Why aren’t they playing for, like, Kansas?

The answer is this: West and Woodley are throwbacks, in a wonderful sense of the word.

During his 16-year turn at Bossier Parish CC, McConathy coached West’s uncle, Terry. Terry told his nephew that if he attended NSU, he’d have a father figure in addition to a coach. When schools backed off West late on the recruiting trail due to academics, Northwestern State stuck in and offered him the chance to take a redshirt year as a freshman.

Perhaps the biggest factor: Both players came from communities in Louisiana in which they felt cared for. At Northwestern State, that support system is recreated. “A lot of times, we don’t place enough value upon that,” says McConathy. “Not just your immediate family or team, but having people around you that want you to be successful.”

It is a calling card of this program, which permeates both coach and player. When Woodley starred as a senior at Pelican All-Saints High, West, then a redshirt-freshman at NSU, came to watch his games. They’d speak afterward, and West kept his message succinct: He really wanted Woodley as a teammate, and he thought that Northwestern State would be the perfect place for him.

This is West, who finishes conversations with a sincere “Thank you” and “Stay blessed.”

Woodley is self-professedly quiet, and when he began at Northwestern State, it took him some time to grow into his new surroundings. But West was always near. If he wasn’t, the two would text, pinging advice back and forth.

When Woodley began his freshman season, West would talk with him before games. His message? Just play.

“I told him to take the shots he’d taken in high school—we won’t get mad,” West says. Woodley sees him as a big brother. West says he looks up to Woodley as well. “He’s got intangibles I try to add to my game,” West says. “He’s more of a brother than any teammate I’ve ever had.”

McConathy knows the formula that works for him. It helped him build a powerhouse at Bossier Parish, and it rejuvenated the Northwestern State program. When McConathy took over in Natchitoches in 1999, NSU had enjoyed just five winning seasons and no NCAA Tournament bids in its then-24 year Division I history. They’ve now enjoyed three trips to March Madness.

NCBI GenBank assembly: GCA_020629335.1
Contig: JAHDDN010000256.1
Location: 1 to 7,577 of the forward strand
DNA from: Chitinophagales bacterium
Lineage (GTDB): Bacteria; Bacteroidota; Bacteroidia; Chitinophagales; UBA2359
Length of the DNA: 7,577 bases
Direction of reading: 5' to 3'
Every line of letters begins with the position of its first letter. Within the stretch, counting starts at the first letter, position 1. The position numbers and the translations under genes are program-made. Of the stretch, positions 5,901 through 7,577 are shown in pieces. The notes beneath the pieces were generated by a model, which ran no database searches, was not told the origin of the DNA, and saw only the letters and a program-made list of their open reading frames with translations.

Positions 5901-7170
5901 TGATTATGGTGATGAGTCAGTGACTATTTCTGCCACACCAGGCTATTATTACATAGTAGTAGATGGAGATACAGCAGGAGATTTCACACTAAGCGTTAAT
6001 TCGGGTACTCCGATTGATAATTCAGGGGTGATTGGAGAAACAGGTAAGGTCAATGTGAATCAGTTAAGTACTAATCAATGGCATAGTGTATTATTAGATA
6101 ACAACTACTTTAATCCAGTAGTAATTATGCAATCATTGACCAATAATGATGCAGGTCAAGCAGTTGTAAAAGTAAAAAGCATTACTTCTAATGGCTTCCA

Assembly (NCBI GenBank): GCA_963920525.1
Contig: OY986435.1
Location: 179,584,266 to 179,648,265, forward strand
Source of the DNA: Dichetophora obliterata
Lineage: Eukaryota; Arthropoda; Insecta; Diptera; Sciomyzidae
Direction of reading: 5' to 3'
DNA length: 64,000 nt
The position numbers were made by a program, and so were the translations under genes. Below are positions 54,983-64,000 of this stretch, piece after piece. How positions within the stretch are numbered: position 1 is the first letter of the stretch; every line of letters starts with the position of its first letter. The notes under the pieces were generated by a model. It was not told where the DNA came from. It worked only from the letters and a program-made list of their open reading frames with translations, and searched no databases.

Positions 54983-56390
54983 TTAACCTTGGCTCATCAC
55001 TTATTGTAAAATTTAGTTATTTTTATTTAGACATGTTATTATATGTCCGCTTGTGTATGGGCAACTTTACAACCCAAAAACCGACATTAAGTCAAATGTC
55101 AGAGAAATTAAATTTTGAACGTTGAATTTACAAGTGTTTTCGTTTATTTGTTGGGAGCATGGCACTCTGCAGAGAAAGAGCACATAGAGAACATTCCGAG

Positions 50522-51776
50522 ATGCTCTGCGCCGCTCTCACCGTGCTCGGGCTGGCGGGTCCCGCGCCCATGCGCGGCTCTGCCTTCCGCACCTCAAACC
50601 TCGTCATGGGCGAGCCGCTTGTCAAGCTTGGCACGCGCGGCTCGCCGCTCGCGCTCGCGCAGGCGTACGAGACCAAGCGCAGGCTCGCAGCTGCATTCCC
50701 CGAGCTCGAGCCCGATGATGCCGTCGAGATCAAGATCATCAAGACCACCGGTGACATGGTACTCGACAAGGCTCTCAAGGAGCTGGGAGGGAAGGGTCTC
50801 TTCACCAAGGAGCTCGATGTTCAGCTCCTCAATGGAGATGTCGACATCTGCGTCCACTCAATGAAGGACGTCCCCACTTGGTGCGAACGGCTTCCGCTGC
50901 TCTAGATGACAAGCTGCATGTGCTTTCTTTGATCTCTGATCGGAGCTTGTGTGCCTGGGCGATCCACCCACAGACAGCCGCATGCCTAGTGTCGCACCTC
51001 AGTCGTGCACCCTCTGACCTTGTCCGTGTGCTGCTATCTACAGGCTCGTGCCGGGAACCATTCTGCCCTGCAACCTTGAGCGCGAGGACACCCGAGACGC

It attracts fans, including captivating subsets on a given night.

Take the 30 to 50 you might find at each home game, who’ve made the 40-mile drive from Pelican. Woodley’s high school was consolidated following his senior year, so now those fans travel to support their favorite son. Their Woodley-themed t-shirts pop out.

A former Pelican school counselor and her husband travel to the road games.

They see a force who continues to add elements to his game.

“A lot of teams don’t know how well Zeek can shoot the ball outside the arc. He’s one of the best shooters on the team,” says West. “He’s also very athletic and very strong. He’s like an undersized big who can play as a guard. He’s a mismatch for anyone—he can post up smaller guards, he can pull big men outside. It’s that Charles Barkley game. He can get anywhere he wants on the court.”

Woodley hearkens back to his beginnings to explain his effect.

“I can shoot it, but I think my athleticism is what makes me so successful. When I dunk, that’s when I get my team going, and the crowd jumping.”

Then he gets to talking about his brother. “Jalan can do it all,” says Woodley. “In practice, he’s blocking shots. He score whenever he wants, but he looks to get teammates involved. He makes everybody on the floor better.”

The NCAA Tournament: West wants back in. Woodley wants to experience his first. With the skill on hand, they might just get there. For now, they’ll continue to inspire a place.

“We all have good days and bad days, but every day is a good day having these kinds of kids in your program,” says McConathy.

Image courtesy of Gary Hardamon, NSU Photographic Services